I. Summarized, the present Virginia law authorizes the appropriation of moneys for educational purposes in "nonsectarian private schools and institutions of learning, in addition to those owned or exclusively controlled by the State or any * * * county, city or town". To this end "[e]very child in this Commonwealth between the ages of six and twenty who has not finished or graduated from high school, and who desires to attend a nonsectarian private school located in or outside, or a public school located outside, the locality in which such child resides shall be eligible and entitled to receive a State scholarship * * *"

The amount is fixed at $125 per school year for elementary and $150 for high school students. This money comes from the State treasury. In addition, each locality may pay to "every" such child an amount equal to that provided by the State. If a local scholarship, however, is not established the State must provide it, but only out of State moneys receivable by the locality for other than educational purposes. In no event may the total of the State and local grants exceed the actual tuition payable at the chosen school or the cost per pupil of education in the public schools of his residence. No grant may be used except for tuition.[2]

Obviously, no distinction in eligibility of recipients is here made on account of race. Indeed, no proof of such denial of the privilege has been attempted.

The State Board of Education, as empowered and directed by the law, has adopted regulations for the payment of the scholarships. These rules prescribe only academic standards the minimum which a selected school must meet. The State has no part in the selection of the school, its admission policies or its operation. A grant is not obtainable until the applicant has been accepted and enrolled in the school desired. Of course, at that time the school will be aware, or can readily become aware through inquiry of his parent or guardian before acceptance, that he is a scholarship-aided entrant.

With the plaintiffs, we think the State cannot ignore any plain misuse to which a grant has been or is intended to be put. Nor do we think weight is to be accorded the fact that the money is paid to the pupil or parent and not to the school, for the pupil or parent is a mere channel. Cf. Almond v. Day, 197 Va. 419, 89 S.E.2d 851, 857 (1955). These premises of decision have especial significance here because the issue is the right of the State or locality to make, and not the right of the pupils, parents or schools to take, the grants.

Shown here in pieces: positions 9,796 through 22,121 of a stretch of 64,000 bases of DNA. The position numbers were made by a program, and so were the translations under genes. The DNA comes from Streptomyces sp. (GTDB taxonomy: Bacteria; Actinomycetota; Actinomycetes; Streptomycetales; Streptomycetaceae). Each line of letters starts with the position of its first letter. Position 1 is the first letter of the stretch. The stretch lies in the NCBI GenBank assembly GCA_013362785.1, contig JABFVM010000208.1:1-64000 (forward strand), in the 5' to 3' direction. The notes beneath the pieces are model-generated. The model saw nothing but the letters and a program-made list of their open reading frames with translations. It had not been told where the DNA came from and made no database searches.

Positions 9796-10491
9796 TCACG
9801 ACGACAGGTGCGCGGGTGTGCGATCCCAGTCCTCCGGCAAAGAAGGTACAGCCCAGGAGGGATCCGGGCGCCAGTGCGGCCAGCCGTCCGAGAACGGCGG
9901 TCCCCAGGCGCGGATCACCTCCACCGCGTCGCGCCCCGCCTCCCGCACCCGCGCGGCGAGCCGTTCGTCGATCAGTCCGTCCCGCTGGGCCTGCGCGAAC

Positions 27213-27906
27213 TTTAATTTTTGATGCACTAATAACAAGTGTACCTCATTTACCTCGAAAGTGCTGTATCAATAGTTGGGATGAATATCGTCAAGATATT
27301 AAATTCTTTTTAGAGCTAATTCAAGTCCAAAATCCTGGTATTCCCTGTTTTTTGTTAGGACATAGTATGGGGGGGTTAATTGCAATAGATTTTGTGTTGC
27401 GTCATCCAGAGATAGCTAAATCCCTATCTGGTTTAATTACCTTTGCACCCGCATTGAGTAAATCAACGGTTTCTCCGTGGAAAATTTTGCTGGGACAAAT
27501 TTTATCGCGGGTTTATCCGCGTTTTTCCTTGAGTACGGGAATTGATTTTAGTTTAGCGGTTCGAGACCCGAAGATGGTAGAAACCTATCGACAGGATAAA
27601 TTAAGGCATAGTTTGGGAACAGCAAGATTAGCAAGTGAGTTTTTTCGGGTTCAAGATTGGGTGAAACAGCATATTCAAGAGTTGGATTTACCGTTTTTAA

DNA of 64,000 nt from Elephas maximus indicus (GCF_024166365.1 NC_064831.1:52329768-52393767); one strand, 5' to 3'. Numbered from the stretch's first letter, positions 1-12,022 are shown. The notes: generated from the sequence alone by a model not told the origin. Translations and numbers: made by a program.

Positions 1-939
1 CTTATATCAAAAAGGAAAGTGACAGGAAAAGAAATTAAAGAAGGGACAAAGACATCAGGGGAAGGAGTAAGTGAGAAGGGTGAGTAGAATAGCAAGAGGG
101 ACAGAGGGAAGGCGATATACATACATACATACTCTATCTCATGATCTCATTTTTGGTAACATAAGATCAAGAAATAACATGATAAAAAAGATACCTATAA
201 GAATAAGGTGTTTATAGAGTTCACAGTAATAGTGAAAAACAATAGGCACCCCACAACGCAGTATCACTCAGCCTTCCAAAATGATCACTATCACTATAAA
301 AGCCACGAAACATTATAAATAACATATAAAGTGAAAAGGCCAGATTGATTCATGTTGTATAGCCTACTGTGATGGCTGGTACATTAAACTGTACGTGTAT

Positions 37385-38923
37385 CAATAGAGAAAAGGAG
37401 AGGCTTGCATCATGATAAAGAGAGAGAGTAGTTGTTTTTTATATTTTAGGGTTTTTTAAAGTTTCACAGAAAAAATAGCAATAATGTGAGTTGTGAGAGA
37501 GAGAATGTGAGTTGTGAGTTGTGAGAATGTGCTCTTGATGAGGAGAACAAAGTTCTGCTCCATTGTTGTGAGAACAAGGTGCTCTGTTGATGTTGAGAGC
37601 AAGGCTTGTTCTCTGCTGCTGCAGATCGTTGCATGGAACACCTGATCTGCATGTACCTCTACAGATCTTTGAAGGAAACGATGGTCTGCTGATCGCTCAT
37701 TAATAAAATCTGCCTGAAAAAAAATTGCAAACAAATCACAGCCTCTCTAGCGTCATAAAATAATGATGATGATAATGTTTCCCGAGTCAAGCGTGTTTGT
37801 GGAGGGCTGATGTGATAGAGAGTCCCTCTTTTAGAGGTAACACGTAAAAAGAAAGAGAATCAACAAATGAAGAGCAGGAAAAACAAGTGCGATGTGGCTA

Nevertheless, save where the plan is subverted, after the grant has been released, the touch of the State with the child's education in the private school ends. Under the permissible administration of the plan, the mere acceptance of the money by the institution does not transform it into a Virginia instrumentality.

After matriculation of the child, the only possible remaining contact which the State may be said to have with the private school is through a general pension plan made available to all teachers. Established by § 51-111.38:1 of the Code, as amended, the outline of the plan is as follows:

 
"Any corporation * * * providing elementary or secondary education may by resolution duly adopted by its board of directors and approved by the Board of Trustees of the Virginia Supplemental Retirement System elect to have teachers employed by it become eligible to participate in the retirement system. Acceptance of the teachers employed by such an employer for membership in the retirement system shall be optional with the Board and if it shall approve their participation, then such teachers, as members of the retirement system, *564 shall participate therein as provided in the provisions of this chapter."

Accordingly, teachers of any private school corporation anywhere may be accepted in the State retirement system. Membership is mutually optional. Section 51-111.38:3 demands that the corporation pay to the State Treasurer a contribution fixed in accordance with a general statutory scheme and including the pro rata administration cost of each teacher. Thus, the State remains no more than a custodian or administrator. The Retirement Trustees have no say in the management of the school corporation.

While, presumably, a teacher would not apply or be received unless he taught in a school in which a Virginia-grant child was registered, we think the teacher's option to join does not bring him into the State's school system. Nor does the privilege give the teacher the character of a State employee just as the opportunity to take part in the Social Security program of the United States does not turn an eligible contributor into a Federal employee.

Although attack upon the tuition plan is also mounted upon the ground that in providing and distributing the grants the defendants are expending tax moneys for non-public uses, and thus without due process of law, there is no justification for the sally. The plan is an open, unmasked appropriation and disbursement of public moneys for a legitimate public function, without reference to race. Cf. Everson v. Board of Education, 330 U.S. 1, 17, 67 S. Ct. 504, 91 L. Ed. 711 (1947); Cochran v. Louisiana State Board of Education, 281 U.S. 370, 50 S. Ct. 335, 74 L. Ed. 913 (1930). It must be acknowledged that a parent may be prompted to pick a private school by many reasons other than race considerations. State aid of this preference does not in itself evidence racial discrimination.